Cat-eLog Right Arrow Mochokidae Right Arrow Mochokinae Right Arrow Synodontis

Jump to next section Cat-eLog Data Sheet
Scientific Name Synodontis grandiops  Wright, J.J. and L.M. Page., 2006
Common Name Common Cuckoo Catfish
Type Locality Lake Tanganyika
Pronunciation sin oh don tiss
Etymology Synodontis: From the Greek syn, meaning together, and odontos, meaning tooth; in reference to the closely-spaced lower jaw teeth. This specific epithet refers to its large (grand=large) eyes (ops=eyes).
Jump to next section Species Information
Size 110mm or 4.3" SL. Find near, nearer or same sized spp.
Identification All species in the genus Synodontis have a hardened head cap that has attached a process (humeral process) which is situated behind the gill opening and pointed towards the posterior. The dorsal fin and pectoral fins have a hardened first ray which is serrated. Caudal fin is always forked. There is one pair of maxillary barbels, sometimes having membranes and occasionally branched. The two pairs of mandibular barbels are often branched and can have nodes attached. The cone-shaped teeth in the upper jaw are short. S-shaped and movable in the lower jaw. These fish produce audible sounds when disturbed rubbing the base of the pectoral spine against the pectoral girdle.

Light brown to beige on the flanks, with this base coloration becoming somewhat darker on the back and head. Belly white with or without spots. The dark spots on the posterior of the body are around iris to eye size, becoming smaller anteriorly. Spots larger, irregular, sometimes confluent in juvenile specimens. Maxillary and mandibular barbells white. Iris yellowish to copper colored. Dorsal and pectoral-fin spines brown to black, filaments white. Pectoral spine with thin, light stripe along anterior margin. Dorsal and pectoral fins with black triangles at their base, posterior margins white in color. Triangles may be completely solid or composed of closely spaced spots. Black patches at base of pelvic and anal fins absent or poorly developed, single black spot may be present at base of these fins. Adipose fin with white dorsal edge. Both lobes of caudal fin with black bar from base to tip, posterior margin of fin white. Large axillary pore present, mandibular teeth 17-26, 7 pectoral-fin rays, eye 64.2-81.0 % of snout length, premaxillary toothpad uninterrupted, secondary branches on medial mandibular barbel absent, papillae on skin of body absent. Adipose fin short, poorly developed, margin convex. Humeral process narrow, elongated, granulous, possessing distinct ridge on ventral margin, dorsal margin convex, terminating in sharp point.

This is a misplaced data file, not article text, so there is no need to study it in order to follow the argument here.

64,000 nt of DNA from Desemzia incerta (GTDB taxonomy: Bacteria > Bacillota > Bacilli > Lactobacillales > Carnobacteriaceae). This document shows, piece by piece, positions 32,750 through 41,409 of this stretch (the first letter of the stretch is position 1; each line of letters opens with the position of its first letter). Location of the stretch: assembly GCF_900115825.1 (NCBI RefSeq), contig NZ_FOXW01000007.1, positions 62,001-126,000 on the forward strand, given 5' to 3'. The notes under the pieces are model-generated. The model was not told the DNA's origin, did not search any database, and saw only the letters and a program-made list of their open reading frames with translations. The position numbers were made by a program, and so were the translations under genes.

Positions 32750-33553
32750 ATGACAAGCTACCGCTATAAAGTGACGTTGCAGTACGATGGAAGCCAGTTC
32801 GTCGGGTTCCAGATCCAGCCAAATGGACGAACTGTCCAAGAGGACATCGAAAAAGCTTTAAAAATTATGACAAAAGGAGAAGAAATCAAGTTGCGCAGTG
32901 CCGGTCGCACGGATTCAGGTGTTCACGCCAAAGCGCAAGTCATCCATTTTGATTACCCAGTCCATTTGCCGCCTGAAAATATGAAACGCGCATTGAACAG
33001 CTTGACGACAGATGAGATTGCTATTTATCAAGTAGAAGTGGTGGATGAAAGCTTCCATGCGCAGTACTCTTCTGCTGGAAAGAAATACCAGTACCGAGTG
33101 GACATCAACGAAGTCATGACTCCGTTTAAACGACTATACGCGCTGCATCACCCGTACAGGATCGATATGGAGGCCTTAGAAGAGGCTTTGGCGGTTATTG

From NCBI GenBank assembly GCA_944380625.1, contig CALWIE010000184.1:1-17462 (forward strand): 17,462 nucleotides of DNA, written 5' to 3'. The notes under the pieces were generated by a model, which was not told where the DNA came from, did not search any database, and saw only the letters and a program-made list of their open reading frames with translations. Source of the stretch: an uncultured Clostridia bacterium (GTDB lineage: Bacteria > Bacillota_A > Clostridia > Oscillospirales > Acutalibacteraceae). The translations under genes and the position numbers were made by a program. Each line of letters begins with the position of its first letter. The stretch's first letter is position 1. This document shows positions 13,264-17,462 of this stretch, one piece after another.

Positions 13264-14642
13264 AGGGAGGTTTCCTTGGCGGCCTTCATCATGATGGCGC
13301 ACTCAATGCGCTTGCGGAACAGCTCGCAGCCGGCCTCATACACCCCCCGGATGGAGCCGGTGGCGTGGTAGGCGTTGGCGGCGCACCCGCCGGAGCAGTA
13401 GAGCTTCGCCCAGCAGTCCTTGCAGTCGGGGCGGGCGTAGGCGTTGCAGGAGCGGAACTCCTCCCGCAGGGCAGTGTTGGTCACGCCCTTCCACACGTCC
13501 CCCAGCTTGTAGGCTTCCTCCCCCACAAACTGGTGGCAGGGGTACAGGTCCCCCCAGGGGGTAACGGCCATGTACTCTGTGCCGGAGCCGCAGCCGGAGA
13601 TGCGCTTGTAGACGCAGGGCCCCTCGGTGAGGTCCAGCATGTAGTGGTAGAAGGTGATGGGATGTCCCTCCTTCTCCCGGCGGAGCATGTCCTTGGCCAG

Sexing First lay the fish in your hand with its head toward your palm and the tail toward your fingers. Hold the dorsal spine between your middle and ring finger so the fish is belly up and you won't get stuck (Which by the way, hurts like crazy!). The genital pore is in a small furrow of tissue (in healthy fish) and will be obstructed by the pelvic fins. Pull down on the tail gently to arch the fishes spine and the pelvic fins will stand and the furrow open to display the genital pore and the anus of the fish. The male has a somewhat ridged genital papillae on which the spermatoduct is on the back side, facing the tail fin. A gravid female will also show an extended papillae but the oviduct is on the ventral side of the papillae (And may also show a little redness if really gravid). A thin or emaciated female will have just two pink pores, the oviduct and the anus.
General Remarks S. grandiops and S. multipunctatus are most reliably separated by pectoral-fin ray counts with S. grandiops having 1 pectoral fin spine with 7 soft rays and S. mutipunctatus having a count of 1, 8 . The soft pectoral-fin elements (i.e. the rays) are almost always branched (the only exception being the last one or two rays, which are sometimes unbranched) a ray is counted as one at its base before it branches out. Also keep in mind the larger adult size of S. multipunctatus.
Jump to next section Habitat Information
Distribution Lake Tanganyika, Africa. Apparently common, though less so than S. mulipunctatus.
African Waters, Western Rift Valley Lakes, Tanganyika (click on these areas to find other species found there)
Jump to next section Husbandry Information
Feeding It is likely that these fish feed on small gastropods, as do the other species of Synodontis from the lake. Not a fussy eater in the aquarium, but prefers meat based over vegetable based food.
Furniture In Lake Tanganyika likely inhabits littoral to benthic zones over shell, sand and mud bottoms, as do most of the other Synodontis of the lake. In aquaria prefers the cover of stones and caves to dash into when feeling threatened.
Breeding There is a report in a thread on PlanetCatfish of a group of confirmed S. grandiops using the cuckoo method of spawning. It is also possible that egg-scattering would be used without host fish present. .
Breeding Reports There is no breeding report.
Jump to next section Further Information
References Florida Mus. Nat. Hist. Bull. 46(4):99-154. Seegers, (2008) The Catfishes of Africa pg.420.
Registered Keepers Keeping this species? Why not .
There are 13 registered keepers, view all "my cats" data.
Wishlists Love this species? Click the heart to add it to your wish list.
There is no wish to keep this species.
Spotters Spotted this species somewhere? Click the binoculars!
There are 4 records of this fish being seen, view them all.
More on Synodontis grandiops
Look up AquaticRepublic.com Look up Synodontis grandiops on AquaticRepublic.com
BBCode (use in forum posts)
(species permalink)
Look up Fishbase Look up Synodontis grandiops on Fishbase
Get or print a QR code for this species profile, or try our LFS label creator.
Hits 19547 hits.
Last Update 2014 Nov 18 06:21 (species record created: 2007 Feb 19 17:32)